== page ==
didates have been men who did their jshare in the
Grant, Hayes, Garfield, all won their spurs and
4-,ft ;ToiYnio nf ApIp rank in the active service of
the United States on the field of battle.
James A. Garfield, of Ohio, the next President of
the United States, is a growth of strictly American
soil, a product which no other country can bring
forth. There is scarcely any grade of honest life
so low that he has not touched it and been of it.
There is scarcely any depth of honest hard-working
poverty that he has not personally and thoroughly
known. There is scarcely any eliort to raise men
from this condition that ho has not tried and endured.
His native qualifications, physical and mentalt
have been hardened, toughened and strengthened,
by early grapples with the rudest destiny, and
strength for future advance was only assured by
conquest of present obstacles. The value of things
was taught him by what it cost to gain them. The
beggarly rudiments of education offered to the poor
his heart an American, and ho will assume execu
tive power with tho most thorough preparatory
ftMifnini rtfnr.tr mor. nnw livinfi-. with an experience
ISthiimp. -.!. t? r1 mAM fn r-rnnnlunnv nnd with DQWCTS
,niuu" 1 iiiviu iriuu uu uiuiu ii4 vu.K) "- -
fully adapted to judicious exercise of his high
The laboring classes of this country will hail Bhn,
for ho has boon of them, aud i3 not ashamed of it.
Tho teachers will stand by him for that most hon
orable profession was adorned by him while it (re
mained one of tho stages of his progress.
The soldiers of the Nation recognizo him as an
honorable and well-desorving comrade in the great
The educated and cultured intellect of the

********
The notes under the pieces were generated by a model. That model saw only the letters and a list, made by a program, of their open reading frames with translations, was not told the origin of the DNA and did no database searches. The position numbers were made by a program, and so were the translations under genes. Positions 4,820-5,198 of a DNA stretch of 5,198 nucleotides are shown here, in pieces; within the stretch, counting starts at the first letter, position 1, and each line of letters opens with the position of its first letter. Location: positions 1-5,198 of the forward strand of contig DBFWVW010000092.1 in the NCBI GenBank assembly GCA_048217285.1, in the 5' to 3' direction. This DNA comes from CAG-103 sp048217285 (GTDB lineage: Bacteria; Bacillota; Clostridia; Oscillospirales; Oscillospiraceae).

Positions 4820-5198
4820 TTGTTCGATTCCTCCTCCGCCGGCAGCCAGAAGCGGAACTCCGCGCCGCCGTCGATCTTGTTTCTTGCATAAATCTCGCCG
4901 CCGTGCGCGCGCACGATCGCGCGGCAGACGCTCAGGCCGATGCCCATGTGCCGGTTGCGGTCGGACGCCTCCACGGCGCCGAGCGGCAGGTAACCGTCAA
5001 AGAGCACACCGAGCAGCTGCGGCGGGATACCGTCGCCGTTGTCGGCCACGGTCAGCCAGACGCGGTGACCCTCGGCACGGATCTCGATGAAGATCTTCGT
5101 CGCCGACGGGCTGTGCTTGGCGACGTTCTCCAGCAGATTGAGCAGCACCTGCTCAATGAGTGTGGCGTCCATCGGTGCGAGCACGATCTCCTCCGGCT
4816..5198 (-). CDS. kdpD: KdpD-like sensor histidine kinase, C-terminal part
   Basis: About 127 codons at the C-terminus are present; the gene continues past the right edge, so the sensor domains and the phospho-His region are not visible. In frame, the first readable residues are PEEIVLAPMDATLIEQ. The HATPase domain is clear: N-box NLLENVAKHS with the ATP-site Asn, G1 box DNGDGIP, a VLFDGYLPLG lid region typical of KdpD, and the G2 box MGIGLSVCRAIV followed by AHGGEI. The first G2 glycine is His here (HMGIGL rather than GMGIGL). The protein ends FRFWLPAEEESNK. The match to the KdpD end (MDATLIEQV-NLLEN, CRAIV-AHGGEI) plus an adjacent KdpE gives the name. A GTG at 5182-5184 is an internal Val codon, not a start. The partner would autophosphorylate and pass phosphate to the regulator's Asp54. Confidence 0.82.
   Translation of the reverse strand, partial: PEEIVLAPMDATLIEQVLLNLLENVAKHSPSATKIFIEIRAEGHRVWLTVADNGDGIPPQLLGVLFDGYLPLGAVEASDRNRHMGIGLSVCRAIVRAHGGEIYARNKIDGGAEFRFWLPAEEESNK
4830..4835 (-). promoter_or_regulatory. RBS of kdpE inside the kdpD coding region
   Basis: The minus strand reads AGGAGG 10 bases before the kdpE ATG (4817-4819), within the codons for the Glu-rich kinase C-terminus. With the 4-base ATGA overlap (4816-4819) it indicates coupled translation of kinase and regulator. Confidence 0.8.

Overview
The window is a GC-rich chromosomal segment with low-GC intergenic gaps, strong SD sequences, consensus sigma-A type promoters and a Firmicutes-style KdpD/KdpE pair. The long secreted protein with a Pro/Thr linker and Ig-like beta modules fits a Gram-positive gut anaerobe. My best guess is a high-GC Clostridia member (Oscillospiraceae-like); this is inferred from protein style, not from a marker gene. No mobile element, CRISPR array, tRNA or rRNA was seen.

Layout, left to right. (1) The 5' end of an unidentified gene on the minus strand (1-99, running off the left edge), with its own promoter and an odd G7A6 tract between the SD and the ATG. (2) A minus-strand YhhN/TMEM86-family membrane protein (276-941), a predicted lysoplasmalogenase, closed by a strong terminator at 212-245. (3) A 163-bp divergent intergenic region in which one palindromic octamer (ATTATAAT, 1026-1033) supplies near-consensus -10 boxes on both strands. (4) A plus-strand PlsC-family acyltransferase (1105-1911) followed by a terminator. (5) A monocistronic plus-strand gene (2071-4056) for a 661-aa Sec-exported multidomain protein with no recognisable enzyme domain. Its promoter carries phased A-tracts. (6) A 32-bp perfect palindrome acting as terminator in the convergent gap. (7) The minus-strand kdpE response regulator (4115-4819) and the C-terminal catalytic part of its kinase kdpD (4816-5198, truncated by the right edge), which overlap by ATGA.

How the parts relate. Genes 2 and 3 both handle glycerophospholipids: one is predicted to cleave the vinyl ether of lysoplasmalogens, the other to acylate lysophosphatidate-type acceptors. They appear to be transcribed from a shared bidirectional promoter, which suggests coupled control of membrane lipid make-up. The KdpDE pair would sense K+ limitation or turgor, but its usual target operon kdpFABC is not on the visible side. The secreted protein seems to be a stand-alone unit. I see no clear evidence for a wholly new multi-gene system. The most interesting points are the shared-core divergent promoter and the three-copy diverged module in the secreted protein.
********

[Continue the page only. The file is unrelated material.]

country count him as one of theirs.
The statesmen of tho time whether party asso
ciates or not hold him in the highest esteem, and
expect much from him in his new position. In
short, his nature and experience of lifo touch more
sides of our many-sided society than any other man,
and ho starts upon his new duties, with these
large advantages.
Wo have much to expect from him and wo have
little to fear. The balanced brain that has borne
the changes of his life, will not faiL him now in this
supreme trial The broad and generous sympathies
that have distinguished his character, will imd lull
play and wide scope ia this field of larger usefoi
ness. He is emphatically a man to bo trusted, and wo
have no fear but that his administration will properly
crown the column ot his life, and round on tno
whole with complete and graceful fitness.
Especially may the soldiers, his comrades in tho
great cause, hope that their wants and wishes will
receive patient hearing and favorable consideration
I . . . . -. Ml A-
and that the head of the JNation will never iorgec
the wounded and disabled, the widow and the or
" The voice is Jacob's voice, but the hands are tho
hands of Esau."
flift all-powerful kevs to an unlimited advance.
7 f VS A.JL4.A.WA. IV .- V -' " T W
nois, has reported a bill from his Committee favora- Sobriety, rigid economy, and hard work broke up
ble to the equalization of bounties. We hope at an
early date to report the passage of the bill in the
Another Warning.
Over, and over and over have we requested cor-
Tespondents, when writing, to give their P. 0.,
Oounty, and State, and yet many are still delin
quent in this respect Now, how is it possible for
us to answer letters or send papers when we don't
' know where to address them ?
The Geddes Pension Court Bill Petition,
We have explained this bill thoroughly before. It
will, if passed, prove a great blessing to the soldier.
If you are in favor of it, we will send a petition for
yon and your comrades to sign, to be forwarded to
your member sf Congress. Send immediately. See
form of the petition for it and against the Sixty
Surgeon Bill in another column.
Petition Against the Sixty Surgeon Bill.
Por four years the soldiers havo steadily fought
against Bentley's Sixty Surgeon Bill. Now, the
Commissioner proposes to again bring it up, right
after the holidays. Every soldier opposed to it
wanting a petition for himself and his comrades to
sign, to be sent to his and their representative in
Congress, can have one, on writing immediately to